The Theatreguide.London Review
Noel Coward Theatre Autumn 2017
If you know a whole lot about the recent history of the Labour Party, and if you care a whole lot about the recent history of the Labour Party, you will find a whole lot to interest and amuse you in James Graham's new play.
And if you don't, or don't, you'll still find much to entertain you but have the general feeling that every third or fourth line is a political reference or in-joke you're not getting.
Labour OF Love is essentially about the in-house debate between Old Labour, passionately socialist and committed to radical change to benefit the underprivileged, and New Labour, aware that the country is inherently conservative and that the party must move (or appear to move) more toward the centre to win voters and achieve even part of its goals.
We begin in the constituency office of a Labour MP for a decaying northern town on the night of the most recent election. He has somehow managed to lose his safe seat after 27 years, and is moved to reminisce and re-evaluate.
We then move backwards in time, pausing at each previous election night (each time period indicated by some TV clips and quick changes of costumes and wigs), and then move forward again, filling in some of the gaps on the way to the present and the question of what he will do now.
Along the way he keeps up a running debate with his office/campaign manager, she representing the purist line, he the more pragmatic one.
(There are also the even more old-left town councillor who hates the apostate MP even more than the Tories; the MP's wife, who has no interest in politics or public service beyond dreaming of a fast track to 10 Downing Street; and a local voter who over the years finds herself drawn into the political world.)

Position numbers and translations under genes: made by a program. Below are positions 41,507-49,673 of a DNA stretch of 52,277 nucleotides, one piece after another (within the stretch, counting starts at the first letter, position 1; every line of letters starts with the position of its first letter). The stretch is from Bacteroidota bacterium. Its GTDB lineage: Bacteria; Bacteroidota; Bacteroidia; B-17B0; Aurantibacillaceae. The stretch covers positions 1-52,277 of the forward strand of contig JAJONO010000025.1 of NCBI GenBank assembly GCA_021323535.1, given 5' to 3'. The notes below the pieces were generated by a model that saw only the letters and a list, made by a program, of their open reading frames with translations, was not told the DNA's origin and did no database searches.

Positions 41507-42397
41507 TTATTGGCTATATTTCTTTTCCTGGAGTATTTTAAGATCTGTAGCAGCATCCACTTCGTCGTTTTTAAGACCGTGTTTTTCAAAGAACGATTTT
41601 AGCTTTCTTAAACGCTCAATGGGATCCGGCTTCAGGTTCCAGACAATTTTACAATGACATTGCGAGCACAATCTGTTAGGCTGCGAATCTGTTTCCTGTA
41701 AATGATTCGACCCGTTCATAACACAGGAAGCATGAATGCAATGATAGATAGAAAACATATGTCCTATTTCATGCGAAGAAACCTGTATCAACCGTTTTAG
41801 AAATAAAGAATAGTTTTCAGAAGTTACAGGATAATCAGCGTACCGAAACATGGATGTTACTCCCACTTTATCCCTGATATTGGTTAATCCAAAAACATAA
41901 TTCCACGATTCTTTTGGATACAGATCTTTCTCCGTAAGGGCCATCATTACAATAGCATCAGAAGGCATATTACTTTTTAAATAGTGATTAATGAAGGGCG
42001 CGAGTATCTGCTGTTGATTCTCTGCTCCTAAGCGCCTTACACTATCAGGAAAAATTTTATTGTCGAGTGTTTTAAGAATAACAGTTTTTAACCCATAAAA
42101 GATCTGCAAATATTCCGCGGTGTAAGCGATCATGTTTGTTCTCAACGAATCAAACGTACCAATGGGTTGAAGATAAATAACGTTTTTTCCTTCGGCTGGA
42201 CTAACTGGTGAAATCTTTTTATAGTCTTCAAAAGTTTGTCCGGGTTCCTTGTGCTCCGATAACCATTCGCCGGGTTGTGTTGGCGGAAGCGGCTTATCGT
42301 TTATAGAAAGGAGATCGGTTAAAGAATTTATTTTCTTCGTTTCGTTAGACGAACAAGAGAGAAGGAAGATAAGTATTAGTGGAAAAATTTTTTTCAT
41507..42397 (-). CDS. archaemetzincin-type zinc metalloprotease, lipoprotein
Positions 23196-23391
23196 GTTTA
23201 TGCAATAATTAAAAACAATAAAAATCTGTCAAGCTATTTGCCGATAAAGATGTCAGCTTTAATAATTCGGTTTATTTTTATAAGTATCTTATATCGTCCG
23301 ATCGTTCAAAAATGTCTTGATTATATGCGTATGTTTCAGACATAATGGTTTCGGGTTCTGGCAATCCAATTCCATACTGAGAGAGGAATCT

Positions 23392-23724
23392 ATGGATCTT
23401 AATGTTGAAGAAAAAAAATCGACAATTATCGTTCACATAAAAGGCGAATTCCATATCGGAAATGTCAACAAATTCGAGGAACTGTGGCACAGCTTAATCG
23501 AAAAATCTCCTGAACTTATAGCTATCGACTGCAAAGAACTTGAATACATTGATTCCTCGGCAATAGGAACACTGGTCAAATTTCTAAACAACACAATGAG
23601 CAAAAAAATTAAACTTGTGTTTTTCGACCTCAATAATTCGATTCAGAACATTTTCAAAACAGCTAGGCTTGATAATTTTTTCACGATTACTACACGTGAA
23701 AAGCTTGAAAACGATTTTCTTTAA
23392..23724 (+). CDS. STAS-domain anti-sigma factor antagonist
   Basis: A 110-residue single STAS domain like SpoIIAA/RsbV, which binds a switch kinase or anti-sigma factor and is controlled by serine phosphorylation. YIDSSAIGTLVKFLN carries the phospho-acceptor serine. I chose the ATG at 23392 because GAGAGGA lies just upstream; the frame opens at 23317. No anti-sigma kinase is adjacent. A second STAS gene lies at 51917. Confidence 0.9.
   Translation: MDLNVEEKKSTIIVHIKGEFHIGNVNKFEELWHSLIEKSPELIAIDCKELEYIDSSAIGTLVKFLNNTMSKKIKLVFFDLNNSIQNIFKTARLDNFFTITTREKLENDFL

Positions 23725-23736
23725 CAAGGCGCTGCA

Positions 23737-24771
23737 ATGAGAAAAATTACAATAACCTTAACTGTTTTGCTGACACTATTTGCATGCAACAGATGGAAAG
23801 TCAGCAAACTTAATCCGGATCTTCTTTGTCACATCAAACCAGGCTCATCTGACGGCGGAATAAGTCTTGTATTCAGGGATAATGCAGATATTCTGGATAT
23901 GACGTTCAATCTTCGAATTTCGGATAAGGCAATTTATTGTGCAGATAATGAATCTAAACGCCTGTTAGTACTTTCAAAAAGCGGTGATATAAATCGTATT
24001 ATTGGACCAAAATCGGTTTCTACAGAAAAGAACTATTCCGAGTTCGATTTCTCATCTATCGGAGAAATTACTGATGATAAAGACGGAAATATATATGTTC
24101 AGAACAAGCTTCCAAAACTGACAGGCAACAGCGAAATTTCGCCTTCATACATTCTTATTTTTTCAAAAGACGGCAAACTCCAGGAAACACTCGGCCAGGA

The debate between the two central characters is good and fairly presented, playwright Graham allowing each side to make its case well, so that even if the internal philosophising of the Labour Party is not of burning interest to you, you will understand the issues and feel how much they matter to the characters.
And even if some of the jokes and references go over your head, the consistently sharp-edged dialogue contains enough incidental wit ('I don't understand you' – 'I'm like the Daily Mail, unreadable') to keep you happy.
Martin Freeman plays the MP as Doctor Watson, convincing us of the man's intelligence and goodness while finding different ways to suggest that, rightly or wrongly, he always feels a half-step behind everyone else.
Tamsin Greig's signature ability to convey, seemingly without effort, that her character is smarter than everyone else and knows it, and her mastery of the thrown-away zinger, make the aide both formidable and irresistible.
And she even handles the cliche the playwright dumps on her, of obviously being in love with her boss, with subtle underplaying.
So,with his character slightly afraid of hers and hers confused by her feelings for him, the two actors play off each other very attractively.
In general the personal stories – that unacknowledged romance, the MP's collapsing marriage, the local leftie's resentment – aren't particularly well integrated into the political debate, and the very talky play inevitably drags through some of its just under three hours.
Director Jeremy Herrin might have served his playwright (and audience) better by being a little less respectful and trimming the occasionally circular and repetitive text.
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